of Grand Lodges in the United States also vary. Some Grand Lodges are called A.
F. & A. M. which means Ancient Free and Accepted Masons. The most commonly
used title, like that used in the U.S.A. is F. & A. M., or Free and Accepted
Masons. The Grand Lodge of South Carolina is an exception in that it is A.F.M.
was established in France sometime between 1718 and 1725. The first lodge in
Spain was established in 1728. A lodge was established in Prague (The Czech
Republic) in 1729, in Calcutta (India) in 1728 and in Naples (Italy) in 1731.
came to Poland in 1734 and Sweden in 1735.
growth of Freemasonry and its ideals and beliefs came not without opposition.
are taught that all men are equal - we meet upon the level.
freedom of thought and action, as well as morality and ethics, are the concepts
and ideals upon which our order is founded.
teachings are a condemnation of autocratic government, who in turn condemn
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HISTORY IN THE UNITED STATES
was inevitable that Freemasonry should follow the colonists to America and play
a most important role in the establishment of the thirteen colonies. Freemasonry
was formally recognized for the first time in America with the appointment by
the Grand Lodge of England of a Provincial Grand Master in New York, New Jersey,
and Pennsylvania in 1730.
Masons worked under foreign jurisdiction until 1731, when the first American
Grand Lodge was established in the Commonwealth of Pennsylvania.
of the most romantic portions of all Masonic history lies in the story of the
part played by Freemasons in the formation of the United States of America.
Without exaggeration, we can say that Freemasonry and Masonic thinking
contributed most significantly to the founding of this great Republic. Many of
the signers of the Declaration of Independence, as well as the drafters of the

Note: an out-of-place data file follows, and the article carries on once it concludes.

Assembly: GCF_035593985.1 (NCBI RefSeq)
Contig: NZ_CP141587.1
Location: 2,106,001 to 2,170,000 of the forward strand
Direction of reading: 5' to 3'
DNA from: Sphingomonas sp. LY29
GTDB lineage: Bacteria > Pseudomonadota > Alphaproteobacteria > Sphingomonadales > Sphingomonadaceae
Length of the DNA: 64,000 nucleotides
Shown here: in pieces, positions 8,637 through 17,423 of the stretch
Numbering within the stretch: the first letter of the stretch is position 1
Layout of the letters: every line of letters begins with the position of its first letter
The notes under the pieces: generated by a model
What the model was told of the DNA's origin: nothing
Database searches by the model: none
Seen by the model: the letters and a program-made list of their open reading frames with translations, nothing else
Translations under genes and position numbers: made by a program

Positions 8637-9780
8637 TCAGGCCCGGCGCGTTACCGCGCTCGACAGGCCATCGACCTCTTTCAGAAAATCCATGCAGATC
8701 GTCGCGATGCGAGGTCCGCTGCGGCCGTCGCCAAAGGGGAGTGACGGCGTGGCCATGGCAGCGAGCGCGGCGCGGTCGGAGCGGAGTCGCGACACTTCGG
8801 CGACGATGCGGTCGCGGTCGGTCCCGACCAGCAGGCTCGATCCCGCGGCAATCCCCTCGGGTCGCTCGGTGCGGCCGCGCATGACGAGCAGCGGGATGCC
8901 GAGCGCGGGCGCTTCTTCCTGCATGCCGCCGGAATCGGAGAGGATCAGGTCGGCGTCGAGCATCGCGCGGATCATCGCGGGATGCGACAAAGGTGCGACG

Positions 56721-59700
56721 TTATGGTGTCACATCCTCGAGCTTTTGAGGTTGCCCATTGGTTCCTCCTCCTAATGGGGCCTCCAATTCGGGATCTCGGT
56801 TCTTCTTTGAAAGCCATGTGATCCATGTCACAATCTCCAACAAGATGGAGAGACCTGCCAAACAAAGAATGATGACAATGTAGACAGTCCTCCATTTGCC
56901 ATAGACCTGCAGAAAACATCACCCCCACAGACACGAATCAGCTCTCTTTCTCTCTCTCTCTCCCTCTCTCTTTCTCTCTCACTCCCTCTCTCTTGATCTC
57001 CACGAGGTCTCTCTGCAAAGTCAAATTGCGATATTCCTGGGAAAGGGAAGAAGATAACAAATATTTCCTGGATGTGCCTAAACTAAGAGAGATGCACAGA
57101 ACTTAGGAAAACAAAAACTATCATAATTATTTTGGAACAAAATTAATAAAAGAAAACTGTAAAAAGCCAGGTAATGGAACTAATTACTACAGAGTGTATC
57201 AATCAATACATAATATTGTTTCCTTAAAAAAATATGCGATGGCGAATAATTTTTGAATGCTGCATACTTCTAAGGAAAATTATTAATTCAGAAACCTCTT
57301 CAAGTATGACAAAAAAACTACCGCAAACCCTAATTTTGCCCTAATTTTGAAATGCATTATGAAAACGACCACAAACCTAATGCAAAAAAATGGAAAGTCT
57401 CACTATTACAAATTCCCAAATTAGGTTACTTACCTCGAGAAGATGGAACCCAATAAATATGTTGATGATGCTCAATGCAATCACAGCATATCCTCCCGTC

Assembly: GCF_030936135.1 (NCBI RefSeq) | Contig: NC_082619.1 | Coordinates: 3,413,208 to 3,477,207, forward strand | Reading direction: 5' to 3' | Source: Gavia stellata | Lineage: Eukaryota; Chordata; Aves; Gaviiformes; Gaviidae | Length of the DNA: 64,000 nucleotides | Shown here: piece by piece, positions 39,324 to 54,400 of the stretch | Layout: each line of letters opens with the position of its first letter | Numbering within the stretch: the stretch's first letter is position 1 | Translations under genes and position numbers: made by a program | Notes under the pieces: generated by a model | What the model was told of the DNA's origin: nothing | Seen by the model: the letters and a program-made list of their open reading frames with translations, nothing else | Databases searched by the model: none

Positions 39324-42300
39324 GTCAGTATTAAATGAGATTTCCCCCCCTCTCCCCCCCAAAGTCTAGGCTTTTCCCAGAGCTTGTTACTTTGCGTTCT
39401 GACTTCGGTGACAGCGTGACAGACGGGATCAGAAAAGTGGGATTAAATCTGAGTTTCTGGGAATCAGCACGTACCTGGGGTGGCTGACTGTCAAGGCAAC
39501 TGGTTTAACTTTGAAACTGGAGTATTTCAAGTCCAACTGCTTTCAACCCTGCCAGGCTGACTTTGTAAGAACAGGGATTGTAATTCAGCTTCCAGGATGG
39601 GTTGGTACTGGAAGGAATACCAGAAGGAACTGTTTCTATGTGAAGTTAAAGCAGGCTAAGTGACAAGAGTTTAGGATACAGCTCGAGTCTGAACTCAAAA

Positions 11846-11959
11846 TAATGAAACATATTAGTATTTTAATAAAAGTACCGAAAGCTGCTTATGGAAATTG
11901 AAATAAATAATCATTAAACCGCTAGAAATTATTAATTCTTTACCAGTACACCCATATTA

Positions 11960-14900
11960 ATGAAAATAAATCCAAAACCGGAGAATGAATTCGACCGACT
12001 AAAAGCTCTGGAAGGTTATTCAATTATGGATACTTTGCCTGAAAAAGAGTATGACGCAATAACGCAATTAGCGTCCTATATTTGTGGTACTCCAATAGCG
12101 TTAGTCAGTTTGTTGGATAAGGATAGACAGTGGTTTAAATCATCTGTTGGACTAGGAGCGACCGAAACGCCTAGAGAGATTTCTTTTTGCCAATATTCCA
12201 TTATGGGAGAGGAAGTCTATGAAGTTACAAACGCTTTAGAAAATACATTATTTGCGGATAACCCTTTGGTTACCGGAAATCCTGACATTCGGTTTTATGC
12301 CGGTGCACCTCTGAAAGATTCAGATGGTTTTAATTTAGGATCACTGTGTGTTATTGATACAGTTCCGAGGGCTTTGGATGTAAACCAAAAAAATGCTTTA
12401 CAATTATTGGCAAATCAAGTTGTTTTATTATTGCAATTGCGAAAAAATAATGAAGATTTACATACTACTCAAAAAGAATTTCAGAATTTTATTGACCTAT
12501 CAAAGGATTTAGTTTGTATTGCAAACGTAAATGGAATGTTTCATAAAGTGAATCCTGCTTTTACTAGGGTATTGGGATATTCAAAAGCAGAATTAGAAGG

Constitution, were members of the Fraternity.
Washington was a staunch Freemason.
was the first of fourteen Masonic Presidents and the only one to serve as
Worshipful Master of a Lodge and President at one and the same time. The others
after Washington are Monroe, Jackson, Polk, Buchanan, Andrew Jackson, Garfield,
McKinley, both Teddy and F. D. Roosevelt, Taft, Harding, Truman, and Ford – of
whom Truman and Andrew Jackson served also as Grand Masters.
the struggle for independence many well known patriots, such as Paul Revere,
Benjamin Franklin, John Hancock, Marquis de Lafayette, and Baron von Steuben
were members of the Craft. No doubt Freemasonry was responsible for and shared
much of their thinking and opinions.
has been written about the participation of the Fraternity in the Revolution and
the founding of America, and it is an episode of which we can be proud. Ever
since that period, Freemasonry has grown and flourished, following closely the
growth and expansion of the United States.
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HISTORY IN CANADA
possesses ten political divisions known as “Provinces” with each having a
Provincial Government. Nine of these provinces have regular Grand Lodges.
in the tenth Province Newfoundland are still governed by the Grand Lodges of
England and Scotland. The masonic scene in Canada can in a broad sense be
described as an amalgam of American and British practices and customs.
first settlers in Canada were the French. Quebec became a French Colony in 1608.
It remained so until 1763, when all of Canada became a British possession.
geopolitical history of Canada is rather confused, but it is enough to say here
that the several Provinces underwent various groupings, separations and
became a Dominion in 1867, uniting Nova Scotia, New Brunswick, Quebec and
Ontario. Other Provinces later joined.
first lodges in Canada emerged about 1740 in Nova Scotia, and about 1750 in
Quebec. Many of the earliest lodges were military lodges.
came from both the United States and Britain.
1858, a Grand Lodge of Canada was formed in Ontario, claiming jurisdiction over
the whole of Canada, which at that time comprised Ontario and Quebec.
Canadian Independence, and the progressive formation of other Provinces, other
Grand Lodges were erected accordingly.
original Grand Lodge became the “Grand Lodge of Canada in the Province of
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HISTORY IN TURKEY
is documented reference to the existence of lodges in Turkey in 1738.
lodges appear to have emanated from various European sources. There is also
evidence of a Scottish lodge being formed at Aleppo about 1748. A Supreme
Council of the Ottoman Empire was erected in 1861, probably under auspices of